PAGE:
I come from a culture of exegesis: in Hebrew, what’s called the p’shat, or the surface meaning of any text, is merely a point of departure. From there a ladder of text, meta-text, mysticism, semiotics, argument and exegesis that rises over the millennia to the present. Through the generations, each text carries a growing penumbra in many languages, a concatenation of all the minds that have considered it. It is daunting to carry in one’s heart the totality of all this surmise, but, standing on such a ladder, one can grow giddy at the vision it grants.
I think about this text—about the justice of retribution duly meted out; about the crime of plotting genocide, and its just desserts. I think about the way the Book of Esther has been used in antifascist contexts for generations, notably in the work of the Polish-Jewish artist Arthur Szyk, whose elaborate illustrations depict Haman hanged in full Nazi regalia. And I consider: what a gift it is to look at this book again as I have every year of my life, and think about how these ancient words redound in my time, when again the forces of cruel power seek to annihilate those who are abhorred because they will not obey.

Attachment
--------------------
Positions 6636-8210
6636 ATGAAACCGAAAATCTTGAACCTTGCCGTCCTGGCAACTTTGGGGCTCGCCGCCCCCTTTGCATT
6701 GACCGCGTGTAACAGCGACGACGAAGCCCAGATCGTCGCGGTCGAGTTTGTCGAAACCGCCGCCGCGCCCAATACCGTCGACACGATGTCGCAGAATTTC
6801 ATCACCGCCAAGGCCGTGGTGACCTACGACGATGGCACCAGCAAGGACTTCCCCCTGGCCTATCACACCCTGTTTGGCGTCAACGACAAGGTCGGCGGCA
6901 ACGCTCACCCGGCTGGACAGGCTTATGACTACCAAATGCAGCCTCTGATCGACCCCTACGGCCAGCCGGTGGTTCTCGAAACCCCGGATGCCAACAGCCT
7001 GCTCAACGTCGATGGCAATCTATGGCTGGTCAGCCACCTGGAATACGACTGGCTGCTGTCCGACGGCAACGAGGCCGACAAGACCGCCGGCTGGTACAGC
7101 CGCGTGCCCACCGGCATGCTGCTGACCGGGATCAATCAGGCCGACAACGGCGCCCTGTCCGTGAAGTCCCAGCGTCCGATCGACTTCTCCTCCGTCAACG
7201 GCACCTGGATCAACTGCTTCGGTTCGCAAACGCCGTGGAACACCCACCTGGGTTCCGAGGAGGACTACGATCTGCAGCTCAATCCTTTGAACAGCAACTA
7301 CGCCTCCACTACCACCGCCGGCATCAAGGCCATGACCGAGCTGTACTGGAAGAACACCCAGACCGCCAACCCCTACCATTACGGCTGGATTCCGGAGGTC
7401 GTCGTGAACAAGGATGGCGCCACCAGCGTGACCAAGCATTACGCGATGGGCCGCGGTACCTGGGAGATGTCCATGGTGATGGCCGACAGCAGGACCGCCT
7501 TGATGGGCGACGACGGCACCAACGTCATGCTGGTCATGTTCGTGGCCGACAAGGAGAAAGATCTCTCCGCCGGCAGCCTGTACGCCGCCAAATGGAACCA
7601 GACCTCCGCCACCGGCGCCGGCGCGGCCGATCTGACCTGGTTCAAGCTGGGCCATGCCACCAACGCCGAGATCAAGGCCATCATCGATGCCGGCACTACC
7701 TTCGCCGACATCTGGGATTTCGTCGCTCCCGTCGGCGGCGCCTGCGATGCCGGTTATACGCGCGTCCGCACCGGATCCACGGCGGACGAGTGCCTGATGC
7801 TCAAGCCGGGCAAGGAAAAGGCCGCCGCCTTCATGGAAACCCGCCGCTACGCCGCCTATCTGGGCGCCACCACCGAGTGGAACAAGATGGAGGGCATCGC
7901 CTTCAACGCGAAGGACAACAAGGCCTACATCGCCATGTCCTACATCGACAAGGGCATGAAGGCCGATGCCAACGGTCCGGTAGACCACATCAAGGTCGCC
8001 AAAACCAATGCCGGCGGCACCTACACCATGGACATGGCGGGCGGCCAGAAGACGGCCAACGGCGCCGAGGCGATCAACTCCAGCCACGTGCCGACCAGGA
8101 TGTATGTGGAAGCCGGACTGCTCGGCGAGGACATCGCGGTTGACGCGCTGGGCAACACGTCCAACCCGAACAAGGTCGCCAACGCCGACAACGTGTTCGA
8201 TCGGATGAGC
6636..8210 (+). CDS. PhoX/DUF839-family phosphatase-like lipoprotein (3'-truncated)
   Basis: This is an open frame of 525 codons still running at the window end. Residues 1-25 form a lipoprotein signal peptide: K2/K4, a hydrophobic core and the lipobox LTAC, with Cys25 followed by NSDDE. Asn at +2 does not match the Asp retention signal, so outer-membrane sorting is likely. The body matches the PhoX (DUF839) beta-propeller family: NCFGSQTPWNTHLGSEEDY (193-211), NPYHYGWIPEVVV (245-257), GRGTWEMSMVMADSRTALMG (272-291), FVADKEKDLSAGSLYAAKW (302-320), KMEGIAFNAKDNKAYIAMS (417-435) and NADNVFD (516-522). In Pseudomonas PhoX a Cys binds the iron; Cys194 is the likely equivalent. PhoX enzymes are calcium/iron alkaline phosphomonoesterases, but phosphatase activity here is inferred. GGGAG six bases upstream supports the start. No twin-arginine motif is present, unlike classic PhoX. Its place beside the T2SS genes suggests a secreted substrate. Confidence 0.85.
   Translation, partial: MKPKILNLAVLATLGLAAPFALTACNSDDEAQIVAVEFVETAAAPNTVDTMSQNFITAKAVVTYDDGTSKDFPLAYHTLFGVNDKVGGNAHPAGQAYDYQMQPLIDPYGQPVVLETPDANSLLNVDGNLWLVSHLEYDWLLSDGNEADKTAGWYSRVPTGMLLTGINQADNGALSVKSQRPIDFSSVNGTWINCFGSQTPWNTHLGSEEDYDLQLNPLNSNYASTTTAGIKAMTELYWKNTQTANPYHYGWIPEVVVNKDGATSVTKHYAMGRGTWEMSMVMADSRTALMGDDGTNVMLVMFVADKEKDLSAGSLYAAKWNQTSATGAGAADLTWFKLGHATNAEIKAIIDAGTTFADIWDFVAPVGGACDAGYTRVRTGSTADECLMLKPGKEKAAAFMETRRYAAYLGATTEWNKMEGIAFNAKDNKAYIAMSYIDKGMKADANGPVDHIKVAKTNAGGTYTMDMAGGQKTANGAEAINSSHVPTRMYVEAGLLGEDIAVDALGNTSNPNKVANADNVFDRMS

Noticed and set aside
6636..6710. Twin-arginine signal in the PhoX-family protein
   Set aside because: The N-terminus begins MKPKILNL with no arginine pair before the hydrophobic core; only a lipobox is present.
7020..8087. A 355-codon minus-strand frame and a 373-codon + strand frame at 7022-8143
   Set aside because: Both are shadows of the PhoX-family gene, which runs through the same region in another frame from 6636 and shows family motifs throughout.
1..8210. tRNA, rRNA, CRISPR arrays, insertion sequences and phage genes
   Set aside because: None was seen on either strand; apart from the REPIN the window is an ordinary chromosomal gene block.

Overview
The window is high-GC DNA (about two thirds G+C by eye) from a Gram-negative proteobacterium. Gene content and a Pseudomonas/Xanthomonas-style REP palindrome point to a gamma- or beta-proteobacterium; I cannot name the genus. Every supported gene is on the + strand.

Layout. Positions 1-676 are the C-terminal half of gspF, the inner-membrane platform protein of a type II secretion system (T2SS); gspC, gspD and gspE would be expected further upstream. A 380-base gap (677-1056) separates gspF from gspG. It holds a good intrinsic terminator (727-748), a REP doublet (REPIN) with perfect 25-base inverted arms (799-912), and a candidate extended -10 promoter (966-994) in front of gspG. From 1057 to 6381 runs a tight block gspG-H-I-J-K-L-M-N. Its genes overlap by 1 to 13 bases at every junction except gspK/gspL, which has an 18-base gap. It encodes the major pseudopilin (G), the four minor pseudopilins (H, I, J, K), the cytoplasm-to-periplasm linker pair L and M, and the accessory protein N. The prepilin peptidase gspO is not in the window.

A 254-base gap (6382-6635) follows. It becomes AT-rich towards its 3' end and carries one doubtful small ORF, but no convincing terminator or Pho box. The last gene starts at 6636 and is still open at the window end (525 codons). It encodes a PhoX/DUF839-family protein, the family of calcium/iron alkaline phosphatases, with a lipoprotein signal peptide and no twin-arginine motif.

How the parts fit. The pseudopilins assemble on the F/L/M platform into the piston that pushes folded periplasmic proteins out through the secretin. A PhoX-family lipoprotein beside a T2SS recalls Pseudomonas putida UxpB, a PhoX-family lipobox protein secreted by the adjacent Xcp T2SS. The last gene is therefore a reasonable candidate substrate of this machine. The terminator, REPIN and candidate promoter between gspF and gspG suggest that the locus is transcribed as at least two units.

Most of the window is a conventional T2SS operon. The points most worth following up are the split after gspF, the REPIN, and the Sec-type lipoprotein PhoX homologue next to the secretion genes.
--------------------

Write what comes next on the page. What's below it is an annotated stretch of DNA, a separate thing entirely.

Most of all I think about who qualifies as small and dispersed and different, whose self-conception is distinct and sets them apart. And how the evil sentiment that the powerless must be destroyed recurs as surely as the turning of the year. How in each era there is a vizier or a head of state or a religious figure or a demagogue who is always ready to call difference and dispersal a form of treachery and subversion. How should such a figure be met? How do we treat those who, in secret and in power, plot slaughter, and call publicly for the elimination of those who wound their boundless pride?
“And the Jews smote all their enemies with the stroke of the sword, and with slaughter and destruction, and did what they would unto them that hated them... The king commanded that Haman’s wicked device, which he had devised against the Jews, should return upon his own head, and that he and his sons should be hanged on the gallows.”
And the people said: Amen.